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Homework Help: QFT: Scattering Amplitudes in Yukawa Theory

  1. Sep 20, 2013 #1
    1. The problem statement, all variables and given/known data
    I'm working with the Yukawa theory, where the interaction term in the Lagrangian density is [itex]g\varphi\overline{\psi}\psi[/itex]. As an exercise for getting used to using the Feynman rules for the theory, I'm asked to show explicitly (i.e. I'm not allowed to invoke charge conservation) that, at tree level, the amplitude for the process [itex]e^-\varphi \rightarrow e^+\varphi[/itex] is zero.

    2. Relevant equations

    The interaction is [itex]g\varphi\overline{\psi}\psi[/itex]. Just set notation, we're using Srednicki's QFT book and the discussion of Feynman rules for the Yukawa theory is chapter 45.

    3. The attempt at a solution

    This process yields two diagrams at tree level. My first though was that I would write down the diagrams and they would cancel in some nice way, but I'm actually stuck even trying to write down sensible diagrams for this process; writing down diagrams that are in accord with the Feynman rules while also yielding things that look like amplitudes is proving difficult. In particular, there are no barred spinors in the resultant amplitudes; the incoming electron and outgoing positron both contribute unbarred spinors. Is there a way to write down diagrams for this process that make sense? If so, am I on the right track in expecting that they would cancel, or have I totally misunderstood how to go about this?
  2. jcsd
  3. Sep 20, 2013 #2
    Can you describe the diagrams you've found that describe this process? Are you sure you have all of your arrowheads going in the correct directions?
  4. Sep 21, 2013 #3
    I think I've got my arrows right. I tried to type out the diagrams themselves, but couldn't get it to work so I'll just describe them.

    Starting from the left:
    Diagram 1: incoming electron, momentum P, with an arrow to the right flowing toward the first vertex. A scalar line with momentum K flowing into the first vertex, and an internal fermion propagator with momentum (P+K) flowing out of the vertex (arrow to the right). The second vertex has a scalar line with momentum K' flowing out of the vertex, and an outgoing positron, with momentum P'. This has an arrow facing to the left, flowing into the second vertex.

    Diagram 2: The same as diagram 1, except the order of the scalar lines is swapped: the first vertex now has a scalar line with momentum K' flowing out of the vertex, yielding an internal propagator with momentum (P-K'), while the second vertex has a scalar line with momentum K flowing into the vertex.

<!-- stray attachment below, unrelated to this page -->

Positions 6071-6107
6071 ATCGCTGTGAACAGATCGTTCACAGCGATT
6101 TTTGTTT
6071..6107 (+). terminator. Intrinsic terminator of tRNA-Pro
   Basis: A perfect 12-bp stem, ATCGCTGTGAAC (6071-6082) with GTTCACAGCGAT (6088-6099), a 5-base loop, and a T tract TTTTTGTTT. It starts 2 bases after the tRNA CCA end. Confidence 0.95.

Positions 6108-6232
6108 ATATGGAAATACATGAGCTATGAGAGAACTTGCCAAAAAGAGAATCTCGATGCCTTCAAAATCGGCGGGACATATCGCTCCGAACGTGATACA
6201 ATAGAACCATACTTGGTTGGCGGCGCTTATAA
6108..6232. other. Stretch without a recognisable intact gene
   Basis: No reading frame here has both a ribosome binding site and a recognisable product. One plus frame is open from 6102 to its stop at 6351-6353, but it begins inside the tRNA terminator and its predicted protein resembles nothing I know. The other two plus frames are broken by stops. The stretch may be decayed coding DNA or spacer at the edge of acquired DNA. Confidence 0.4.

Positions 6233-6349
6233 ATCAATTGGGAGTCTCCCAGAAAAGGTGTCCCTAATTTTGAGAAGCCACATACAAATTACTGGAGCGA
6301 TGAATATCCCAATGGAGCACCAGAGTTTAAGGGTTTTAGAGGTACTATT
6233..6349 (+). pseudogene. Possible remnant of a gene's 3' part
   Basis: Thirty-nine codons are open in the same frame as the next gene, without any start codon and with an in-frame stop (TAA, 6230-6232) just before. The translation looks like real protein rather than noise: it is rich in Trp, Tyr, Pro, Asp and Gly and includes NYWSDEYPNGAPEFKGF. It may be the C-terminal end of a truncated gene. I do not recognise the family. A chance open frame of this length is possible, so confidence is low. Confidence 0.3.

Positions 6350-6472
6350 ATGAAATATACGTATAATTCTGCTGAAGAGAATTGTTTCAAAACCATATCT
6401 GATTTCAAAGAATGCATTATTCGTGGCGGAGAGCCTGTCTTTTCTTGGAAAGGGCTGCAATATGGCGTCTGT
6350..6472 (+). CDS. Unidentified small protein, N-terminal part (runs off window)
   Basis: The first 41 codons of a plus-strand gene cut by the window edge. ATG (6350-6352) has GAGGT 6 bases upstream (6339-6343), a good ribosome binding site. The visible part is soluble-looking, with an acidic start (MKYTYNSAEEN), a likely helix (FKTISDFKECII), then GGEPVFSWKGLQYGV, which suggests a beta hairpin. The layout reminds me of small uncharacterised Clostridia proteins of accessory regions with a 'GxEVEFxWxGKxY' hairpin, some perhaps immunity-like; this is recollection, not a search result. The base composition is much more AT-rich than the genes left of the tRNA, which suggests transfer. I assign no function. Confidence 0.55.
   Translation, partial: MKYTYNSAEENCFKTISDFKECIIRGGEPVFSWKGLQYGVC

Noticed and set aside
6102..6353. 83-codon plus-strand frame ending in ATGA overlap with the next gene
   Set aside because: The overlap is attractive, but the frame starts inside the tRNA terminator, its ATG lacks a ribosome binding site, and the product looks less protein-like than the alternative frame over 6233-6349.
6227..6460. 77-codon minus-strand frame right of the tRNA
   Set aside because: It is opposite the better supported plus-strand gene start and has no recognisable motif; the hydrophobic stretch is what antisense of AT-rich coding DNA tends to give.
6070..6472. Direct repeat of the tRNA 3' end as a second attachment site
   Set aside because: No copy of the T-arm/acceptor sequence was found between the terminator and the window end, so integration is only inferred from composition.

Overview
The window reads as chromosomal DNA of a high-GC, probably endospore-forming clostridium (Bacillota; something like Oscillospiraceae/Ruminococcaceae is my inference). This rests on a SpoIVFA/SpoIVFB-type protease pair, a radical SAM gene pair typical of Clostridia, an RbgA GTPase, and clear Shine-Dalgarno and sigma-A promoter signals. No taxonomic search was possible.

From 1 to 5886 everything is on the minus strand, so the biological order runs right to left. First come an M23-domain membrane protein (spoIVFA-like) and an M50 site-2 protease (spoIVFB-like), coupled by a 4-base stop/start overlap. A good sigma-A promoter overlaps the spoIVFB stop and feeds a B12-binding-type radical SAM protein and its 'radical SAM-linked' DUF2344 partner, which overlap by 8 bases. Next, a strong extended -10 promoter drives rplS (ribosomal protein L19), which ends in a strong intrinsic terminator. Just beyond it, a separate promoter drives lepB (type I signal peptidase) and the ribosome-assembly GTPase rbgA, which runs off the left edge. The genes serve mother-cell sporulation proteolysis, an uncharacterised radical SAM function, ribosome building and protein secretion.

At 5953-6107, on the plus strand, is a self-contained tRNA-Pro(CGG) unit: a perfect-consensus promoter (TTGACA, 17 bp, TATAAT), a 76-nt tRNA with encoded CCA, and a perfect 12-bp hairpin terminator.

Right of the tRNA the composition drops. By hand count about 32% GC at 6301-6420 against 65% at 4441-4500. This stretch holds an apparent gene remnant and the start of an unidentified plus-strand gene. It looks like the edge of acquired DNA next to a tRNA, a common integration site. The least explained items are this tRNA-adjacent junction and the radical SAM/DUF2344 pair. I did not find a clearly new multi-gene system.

Does that sound right, or have I done something stupid with the arrows for the outgoing positron?
  5. Sep 21, 2013 #4
    Well, that's the right direction of arrow for the outgoing positron, but that means you have two arrows flowing into the second vertex, correct? If so, those don't correspond to valid Feynman rules--the rules say that every vertex in Yukawa theory has one arrow flowing in and one flowing out. This is the way that conservation of charge is enforced at the diagram level--it shouldn't be possible for you to make a diagram that violates charge conservation if you follow the rules correctly.
  6. Sep 21, 2013 #5
    Right, that's part of what I was trying to get at (and expressing poorly) when I said I was having trouble writing down diagrams that made sense. Following the rules for electron/positron arrows produces a diagram that violates the rule concerning arrows flowing into and out of vertices.

    So I guess that's my question: does "showing explicitly" that the tree level amplitude is zero just mean showing that you can't write down diagrams for the process that are consistent with all the Feynman rules? Or when you say "it shouldn't be possible for you to make a diagram that violates charge conservation if you follow the rules correctly", do you mean I've not been careful enough somewhere in writing down the diagrams?
  7. Sep 22, 2013 #6
    It's an oddly-worded question, so I guess I'm not sure, but if it were me, that's probably what I would go with. I'm not really sure what else you can do with it--charge conservation in QFT holds diagram-by-diagram, so you're not going to find even one single diagram that violates it. That means there aren't any calculations to do, so I'm not sure how you can "show it explicitly" in any way other than to say that the sum of all relevant diagrams is trivially 0.
  8. Sep 22, 2013 #7
    That was my original thought -- you just couldn't write down sensible diagrams for the process. The wording was what then got me all tangled up thinking diagrams should cancel and whatnot.

    Thanks for all your help!
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